Fujitsu is a PC maker that’s firmly entrenched in the Wintel (Microsoft-meets-Intel) camp. As such, it has launched a tablet PC based around those companies’ offerings, the Fujitsu Stylistic Q550.
It’s a 10.1in tablet PC, running Windows 7 Professional and powered by an Intel Atom processor. For storage it has a 62GB SATA solid-state drive. After losing space to a Windows recovery partition, along with Windows 7 itself, drivers and some included programs (Adobe Reader, non-functioning trial of Microsoft Office) we found just 27GB of that 62GB available for use.
On the bottom – along the lower longest edge – is an Apple-style docking port. Looking around the chassis, we see more ports than an iPad: there’s one USB 2.0, HDMI, an SD card slot, and a set of buttons on the right to change screen orientation and switch off wireless.
Given the choice of operating system and the absence of keyboard, Fujitsu has thoughtfully included a little button that activates the Ctrl-Alt-Del command. When Windows locks up on this tablet, this sometimes gets you out of trouble.
Strangely missing are any buttons to control screen brightness or sound volume of the mono speaker.
Build quality is quite tough looking. Edges are bevelled and allow a more comfortable handhold of the 16.5mm-thick frame. At 890g, it’s almost 50% heavier than an iPad 2 – and feels it.
The plethora of odd buttons, switches, hatches and ports around the edges and on the back quickly remove any chance of an award for design excellence.
In essence, the Fujitsu Stylistic Q550 is a netbook with a stylus-activated touchscreen.
As such it carries all the baggage associated with trying to run Windows on an underpowered processor – combined with the awkwardness of wrestling with desktop Windows through a touchscreen.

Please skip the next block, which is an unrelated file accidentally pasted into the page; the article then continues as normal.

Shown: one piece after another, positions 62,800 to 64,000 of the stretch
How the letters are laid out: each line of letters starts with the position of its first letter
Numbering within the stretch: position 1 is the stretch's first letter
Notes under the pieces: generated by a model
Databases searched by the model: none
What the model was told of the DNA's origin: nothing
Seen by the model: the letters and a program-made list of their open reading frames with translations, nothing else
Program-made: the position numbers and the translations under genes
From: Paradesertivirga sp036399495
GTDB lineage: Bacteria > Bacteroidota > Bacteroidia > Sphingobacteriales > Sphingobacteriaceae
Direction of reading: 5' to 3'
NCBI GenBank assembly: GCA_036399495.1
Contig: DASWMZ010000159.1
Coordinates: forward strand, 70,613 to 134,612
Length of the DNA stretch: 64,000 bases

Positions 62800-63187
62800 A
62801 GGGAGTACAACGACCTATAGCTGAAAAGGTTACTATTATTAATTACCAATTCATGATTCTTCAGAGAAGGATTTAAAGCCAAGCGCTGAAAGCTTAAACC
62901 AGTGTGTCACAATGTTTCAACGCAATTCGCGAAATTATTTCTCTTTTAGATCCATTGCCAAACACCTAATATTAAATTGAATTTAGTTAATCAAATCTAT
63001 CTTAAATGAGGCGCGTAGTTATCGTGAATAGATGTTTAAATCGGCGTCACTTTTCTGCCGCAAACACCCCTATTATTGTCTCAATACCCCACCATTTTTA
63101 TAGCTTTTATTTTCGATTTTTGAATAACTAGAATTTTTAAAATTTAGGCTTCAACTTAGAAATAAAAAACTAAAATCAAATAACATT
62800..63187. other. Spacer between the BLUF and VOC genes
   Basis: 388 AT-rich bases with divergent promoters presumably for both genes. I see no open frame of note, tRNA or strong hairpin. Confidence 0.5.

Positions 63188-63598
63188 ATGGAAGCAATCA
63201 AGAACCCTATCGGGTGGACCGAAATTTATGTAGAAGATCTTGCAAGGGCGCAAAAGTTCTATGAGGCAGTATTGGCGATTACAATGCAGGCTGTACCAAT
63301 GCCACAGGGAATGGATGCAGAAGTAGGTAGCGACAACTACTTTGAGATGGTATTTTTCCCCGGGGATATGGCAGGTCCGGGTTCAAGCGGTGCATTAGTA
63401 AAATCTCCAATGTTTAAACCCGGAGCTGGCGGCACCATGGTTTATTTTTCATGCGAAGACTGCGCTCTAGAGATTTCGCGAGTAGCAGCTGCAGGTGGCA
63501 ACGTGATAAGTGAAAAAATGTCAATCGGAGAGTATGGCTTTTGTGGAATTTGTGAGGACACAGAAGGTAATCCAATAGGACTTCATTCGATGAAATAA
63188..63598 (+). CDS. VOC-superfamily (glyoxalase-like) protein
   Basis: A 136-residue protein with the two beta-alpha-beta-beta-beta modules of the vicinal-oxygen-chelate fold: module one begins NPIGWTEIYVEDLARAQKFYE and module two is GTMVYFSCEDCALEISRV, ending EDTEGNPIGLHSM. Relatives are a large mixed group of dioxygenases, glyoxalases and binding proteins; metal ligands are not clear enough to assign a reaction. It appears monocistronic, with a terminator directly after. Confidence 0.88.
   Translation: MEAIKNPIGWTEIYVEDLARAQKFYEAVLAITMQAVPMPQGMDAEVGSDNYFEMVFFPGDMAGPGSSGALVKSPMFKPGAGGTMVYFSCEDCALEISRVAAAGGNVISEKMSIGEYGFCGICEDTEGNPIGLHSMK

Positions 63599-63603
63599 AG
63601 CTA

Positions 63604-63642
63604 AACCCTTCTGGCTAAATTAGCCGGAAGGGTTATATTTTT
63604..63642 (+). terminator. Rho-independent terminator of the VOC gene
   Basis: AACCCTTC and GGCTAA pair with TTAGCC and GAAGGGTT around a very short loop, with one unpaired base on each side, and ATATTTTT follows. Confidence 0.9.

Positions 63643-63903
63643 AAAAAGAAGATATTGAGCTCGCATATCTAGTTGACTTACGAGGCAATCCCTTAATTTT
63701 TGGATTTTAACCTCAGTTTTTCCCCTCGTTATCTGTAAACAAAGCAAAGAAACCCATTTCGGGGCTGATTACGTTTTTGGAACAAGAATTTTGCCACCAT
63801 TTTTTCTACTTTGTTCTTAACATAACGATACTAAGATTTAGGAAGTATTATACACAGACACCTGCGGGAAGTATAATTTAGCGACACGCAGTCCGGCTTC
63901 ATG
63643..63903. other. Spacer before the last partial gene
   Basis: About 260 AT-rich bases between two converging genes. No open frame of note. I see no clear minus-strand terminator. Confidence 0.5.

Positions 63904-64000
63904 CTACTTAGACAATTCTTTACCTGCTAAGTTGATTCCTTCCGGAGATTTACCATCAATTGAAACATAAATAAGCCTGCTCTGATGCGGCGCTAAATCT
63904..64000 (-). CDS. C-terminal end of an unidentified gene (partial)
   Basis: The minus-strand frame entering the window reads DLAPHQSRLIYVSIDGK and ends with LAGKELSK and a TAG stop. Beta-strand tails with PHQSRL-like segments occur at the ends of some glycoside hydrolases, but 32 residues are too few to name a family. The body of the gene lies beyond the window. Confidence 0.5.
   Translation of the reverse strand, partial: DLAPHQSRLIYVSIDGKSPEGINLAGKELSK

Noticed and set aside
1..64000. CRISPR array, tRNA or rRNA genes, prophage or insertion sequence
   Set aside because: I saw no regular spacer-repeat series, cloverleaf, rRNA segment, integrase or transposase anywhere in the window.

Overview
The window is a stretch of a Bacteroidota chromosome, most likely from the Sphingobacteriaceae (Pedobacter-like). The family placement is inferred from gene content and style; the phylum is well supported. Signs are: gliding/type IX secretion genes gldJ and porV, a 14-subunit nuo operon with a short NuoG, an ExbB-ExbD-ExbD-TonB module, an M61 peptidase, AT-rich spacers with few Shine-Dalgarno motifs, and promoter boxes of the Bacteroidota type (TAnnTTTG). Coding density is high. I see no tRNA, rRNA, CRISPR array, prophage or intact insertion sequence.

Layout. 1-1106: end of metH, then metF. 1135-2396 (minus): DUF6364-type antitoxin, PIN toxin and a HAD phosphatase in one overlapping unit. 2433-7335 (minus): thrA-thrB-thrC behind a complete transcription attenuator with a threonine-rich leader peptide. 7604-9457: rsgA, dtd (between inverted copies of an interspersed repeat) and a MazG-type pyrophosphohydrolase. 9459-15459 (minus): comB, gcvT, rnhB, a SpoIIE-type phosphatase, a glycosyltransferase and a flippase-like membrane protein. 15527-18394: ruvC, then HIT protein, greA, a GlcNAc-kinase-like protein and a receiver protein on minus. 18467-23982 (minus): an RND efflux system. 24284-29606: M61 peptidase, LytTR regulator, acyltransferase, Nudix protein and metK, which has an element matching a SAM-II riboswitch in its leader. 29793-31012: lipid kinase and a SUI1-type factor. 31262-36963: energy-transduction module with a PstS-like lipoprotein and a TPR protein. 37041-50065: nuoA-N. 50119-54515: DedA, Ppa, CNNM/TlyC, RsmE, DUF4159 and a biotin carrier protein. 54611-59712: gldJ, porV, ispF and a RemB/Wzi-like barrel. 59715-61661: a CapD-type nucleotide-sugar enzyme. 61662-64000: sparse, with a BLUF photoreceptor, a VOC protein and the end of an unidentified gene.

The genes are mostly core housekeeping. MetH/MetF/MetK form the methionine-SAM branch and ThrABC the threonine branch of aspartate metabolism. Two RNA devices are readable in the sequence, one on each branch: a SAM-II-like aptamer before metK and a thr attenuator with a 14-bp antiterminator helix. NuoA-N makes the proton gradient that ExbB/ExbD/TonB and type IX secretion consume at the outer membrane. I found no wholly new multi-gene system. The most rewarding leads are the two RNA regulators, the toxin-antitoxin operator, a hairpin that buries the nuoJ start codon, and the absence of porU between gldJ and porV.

Let’s focus on the plus points. The screen has 1280 x 800 pixels, so it doesn’t burden you with quite the claustrophobia of a netbook's 1024 x 600 space. And the panel itself is semi-matt, so won’t reflect glare like the gloss screens now ubiquitous on consumer laptops as well as other tablets.
The rougher plastic surface is not so finger-friendly, but since the OS mandates a stylus to get around, you don’t notice the texture so much.
The screen uses in-plane switching (IPS) technology, so is viewable from side angles, although the touch-digitizer layer under the surface does mean the image gets more blurry as you view off-axis.
And images at all times are leached somewhat of colour, a trade-off of anti-glare screens generally and perhaps not helped by the stylus-reading tech that sits between LCD and the user.
The screen is touted as multi-touch, but in practice it barely works with two fingers, let alone the promised four. You can just about scroll using the two-finger drag action.
For most interface operations, you’ll need the pointy stylus stick, tethered to the chassis by a piece of tanglesome string. When not in use, it would be useful to clip it to the body by a clip or into a slothole; the unit sadly lacks either, instead leaving the pen to trail loose. You’ll also need to keep a AAAA battery inside the digitizer pen to power it.